3. The apparatus as defined in claim 1 wherein said bandpass filter comprises a digital filter.
4. A selective firing apparatus for activating a selected exploding bridgewire detonator in an assembly comprising a plurality of exploding bridgewire detonators, said selective firing apparatus comprising a plurality of firing circuits, each of said plurality of firing circuits connected to one of said plurality of detonators, each of said plurality of firing circuits comprising:
a bandpass filter tuned to a different preselected alternating current frequency, said filter connected to a source of detonating current;
a voltage multiplier connected to said bandpass filter; and
a discharge circuit connected to said voltage multiplier, said discharge circuit comprising a charging circuit and a threshold voltage switch, wherein said switch remains nonconductive until a voltage building in said charging circuit, resulting from output of said voltage multiplier, exceeds a predetermined threshold, whereupon said switch becomes conductive, enabling energy stored in said charging circuit to activate said selected detonator.
5. The apparatus as defined in claim 4 wherein said bandpass filter comprises a tuned resistor-capacitor network.
6. The apparatus as defined in claim 4 wherein said bandpass filter comprises a digital filter.
US08529556 1994-07-18 1995-09-18 Alternating current activated firing circuit for EBW detonators Expired - Fee Related US5533454A (en)

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US08529556 US5533454A (en) 1994-07-18 1995-09-18 Alternating current activated firing circuit for EBW detonators

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Cited By (13)

* Cited by examiner, † Cited by third party
Publication number Priority date Publication date Assignee Title
US5602360A (en) * 1994-07-28 1997-02-11 Asahi Kasei Kogyo Kabushiki Kaisha Electronic delay igniter and electric detonator
US5756926A (en) * 1995-04-03 1998-05-26 Hughes Electronics EFI detonator initiation system and method
US6095258A (en) * 1998-08-28 2000-08-01 Western Atlas International, Inc. Pressure actuated safety switch for oil well perforating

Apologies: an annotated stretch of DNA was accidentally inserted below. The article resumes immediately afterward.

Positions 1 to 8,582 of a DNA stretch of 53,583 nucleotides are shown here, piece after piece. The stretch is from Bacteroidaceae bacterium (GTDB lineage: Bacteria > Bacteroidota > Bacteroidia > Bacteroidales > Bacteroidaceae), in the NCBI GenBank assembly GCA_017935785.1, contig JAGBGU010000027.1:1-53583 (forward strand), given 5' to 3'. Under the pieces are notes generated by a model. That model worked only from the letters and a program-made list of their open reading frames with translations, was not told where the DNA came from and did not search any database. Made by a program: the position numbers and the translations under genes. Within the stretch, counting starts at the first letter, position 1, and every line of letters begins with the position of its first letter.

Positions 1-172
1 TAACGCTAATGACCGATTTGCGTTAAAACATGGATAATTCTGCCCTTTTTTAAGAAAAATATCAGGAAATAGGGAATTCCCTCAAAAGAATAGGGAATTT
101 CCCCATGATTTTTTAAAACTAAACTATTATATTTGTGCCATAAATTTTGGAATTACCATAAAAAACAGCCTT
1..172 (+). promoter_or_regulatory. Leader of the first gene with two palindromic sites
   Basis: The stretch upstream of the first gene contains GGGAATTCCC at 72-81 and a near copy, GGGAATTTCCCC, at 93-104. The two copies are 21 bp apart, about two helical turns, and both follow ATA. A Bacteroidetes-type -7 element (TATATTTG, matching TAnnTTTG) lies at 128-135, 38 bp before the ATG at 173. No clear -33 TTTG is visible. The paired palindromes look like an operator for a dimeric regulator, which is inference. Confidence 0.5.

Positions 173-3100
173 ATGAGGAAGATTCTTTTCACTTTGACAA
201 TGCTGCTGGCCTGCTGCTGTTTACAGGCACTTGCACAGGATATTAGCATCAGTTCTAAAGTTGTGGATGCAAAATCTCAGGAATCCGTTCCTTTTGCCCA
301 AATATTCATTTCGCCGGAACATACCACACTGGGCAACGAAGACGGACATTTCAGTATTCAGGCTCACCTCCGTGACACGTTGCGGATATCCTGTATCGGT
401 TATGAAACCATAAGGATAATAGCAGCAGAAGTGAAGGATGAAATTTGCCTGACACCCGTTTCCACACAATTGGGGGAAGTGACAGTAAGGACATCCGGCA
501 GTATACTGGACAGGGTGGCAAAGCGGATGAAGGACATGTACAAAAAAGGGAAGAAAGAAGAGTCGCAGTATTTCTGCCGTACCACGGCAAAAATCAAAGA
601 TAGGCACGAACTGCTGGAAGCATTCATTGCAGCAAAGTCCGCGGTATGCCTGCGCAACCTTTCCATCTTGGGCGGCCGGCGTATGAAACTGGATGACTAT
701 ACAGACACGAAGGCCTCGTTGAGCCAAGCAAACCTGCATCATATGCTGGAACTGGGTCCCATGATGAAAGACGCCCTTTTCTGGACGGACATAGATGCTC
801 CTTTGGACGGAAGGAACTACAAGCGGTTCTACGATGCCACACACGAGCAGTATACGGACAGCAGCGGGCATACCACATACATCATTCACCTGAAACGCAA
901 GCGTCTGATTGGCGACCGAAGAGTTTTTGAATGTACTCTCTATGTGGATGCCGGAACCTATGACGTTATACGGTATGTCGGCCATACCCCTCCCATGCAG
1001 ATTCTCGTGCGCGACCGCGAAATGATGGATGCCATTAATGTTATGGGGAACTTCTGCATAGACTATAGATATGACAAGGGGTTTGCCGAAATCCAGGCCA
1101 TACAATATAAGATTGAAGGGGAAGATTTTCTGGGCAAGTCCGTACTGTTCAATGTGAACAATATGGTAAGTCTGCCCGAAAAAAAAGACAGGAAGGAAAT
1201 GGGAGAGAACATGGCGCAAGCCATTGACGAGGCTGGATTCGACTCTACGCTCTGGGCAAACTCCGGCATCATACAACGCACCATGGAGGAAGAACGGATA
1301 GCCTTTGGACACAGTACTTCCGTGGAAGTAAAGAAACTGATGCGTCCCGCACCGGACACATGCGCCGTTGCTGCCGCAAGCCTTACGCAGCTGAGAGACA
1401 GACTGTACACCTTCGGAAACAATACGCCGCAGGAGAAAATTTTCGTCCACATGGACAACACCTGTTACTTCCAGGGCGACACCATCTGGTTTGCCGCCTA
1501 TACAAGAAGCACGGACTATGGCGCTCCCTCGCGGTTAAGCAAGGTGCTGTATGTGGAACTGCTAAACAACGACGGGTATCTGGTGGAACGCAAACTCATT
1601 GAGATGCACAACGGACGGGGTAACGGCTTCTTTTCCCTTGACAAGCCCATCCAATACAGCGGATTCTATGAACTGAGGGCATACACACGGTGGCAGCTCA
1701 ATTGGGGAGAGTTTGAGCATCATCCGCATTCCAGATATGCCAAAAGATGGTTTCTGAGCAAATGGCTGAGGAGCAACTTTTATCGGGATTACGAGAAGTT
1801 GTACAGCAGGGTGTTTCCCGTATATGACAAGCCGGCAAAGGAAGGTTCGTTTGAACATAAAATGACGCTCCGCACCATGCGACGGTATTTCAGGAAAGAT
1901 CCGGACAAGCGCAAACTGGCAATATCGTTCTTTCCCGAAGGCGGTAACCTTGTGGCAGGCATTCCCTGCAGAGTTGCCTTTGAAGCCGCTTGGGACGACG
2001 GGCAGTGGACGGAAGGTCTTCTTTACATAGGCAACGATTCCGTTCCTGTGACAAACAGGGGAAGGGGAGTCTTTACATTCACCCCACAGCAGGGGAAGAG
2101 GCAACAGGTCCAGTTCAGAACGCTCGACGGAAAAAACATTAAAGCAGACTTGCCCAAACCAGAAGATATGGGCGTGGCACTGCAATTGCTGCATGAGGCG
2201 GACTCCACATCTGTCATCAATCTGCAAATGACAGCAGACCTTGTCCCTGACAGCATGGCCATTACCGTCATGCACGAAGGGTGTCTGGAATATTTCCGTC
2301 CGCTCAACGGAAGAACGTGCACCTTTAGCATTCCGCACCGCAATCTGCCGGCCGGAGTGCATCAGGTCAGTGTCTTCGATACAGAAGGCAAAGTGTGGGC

US6408761B1 (en) * 1997-03-26 2002-06-25 Hitachi Zosen Corporation Blasting apparatus
US6564715B2 (en) * 2001-09-20 2003-05-20 Breed Automotive Technology, Inc. Frequency addressable ignitor control device
US6637339B1 (en) * 1999-03-20 2003-10-28 Dynamit Nobel Gmbh Explosivstoff Und Systemtechnik Method for exchanging data between a device for programming and triggering electronic detonators and said detonators
US20040099171A1 (en) * 2002-11-21 2004-05-27 The Regents Of The University Of California Safety and performance enhancement circuit for primary explosive detonators
US20070204756A1 (en) * 2006-01-17 2007-09-06 Rastegar Jahangir S Energy harvesting power sources for generating a time-out signal for unexploded munitions
KR100927223B1 (en) 2007-12-10 2009-11-16 한국항공우주연구원 Satellite cover release contactless explosive bridge wire detonators for
US20090314175A1 (en) * 2000-09-06 2009-12-24 Pacific Scientific Networked electronic ordnance system
US7644661B1 (en) * 2000-09-06 2010-01-12 Ps/Emc West, Llc Networked electronic ordnance system
CN104315930A (en) * 2014-11-11 2015-01-28 中国电子科技集团公司第五十四研究所 Electronic detonator interface
US20150292849A1 (en) * 2011-08-20 2015-10-15 Hunting Titan, Inc. High Voltage Explosive assembly for downhole detonations

Citations (3)

* Cited by examiner, † Cited by third party
Publication number Priority date Publication date Assignee Title
US4685396A (en) * 1984-09-04 1987-08-11 Imperial Chemical Industries Plc Method and apparatus for safer remotely controlled firing of ignition elements
US4762067A (en) * 1987-11-13 1988-08-09 Halliburton Company Downhole perforating method and apparatus using secondary explosive detonators
US4779532A (en) * 1987-10-23 1988-10-25 The United States Of America As Represented By The Secretary Of The Army Integrated filtered and shielded ignition assembly

Patent Citations (3)

* Cited by examiner, † Cited by third party
Publication number Priority date Publication date Assignee Title
US4685396A (en) * 1984-09-04 1987-08-11 Imperial Chemical Industries Plc Method and apparatus for safer remotely controlled firing of ignition elements
US4779532A (en) * 1987-10-23 1988-10-25 The United States Of America As Represented By The Secretary Of The Army Integrated filtered and shielded ignition assembly
US4762067A (en) * 1987-11-13 1988-08-09 Halliburton Company Downhole perforating method and apparatus using secondary explosive detonators

Cited By (29)

* Cited by examiner, † Cited by third party
Publication number Priority date Publication date Assignee Title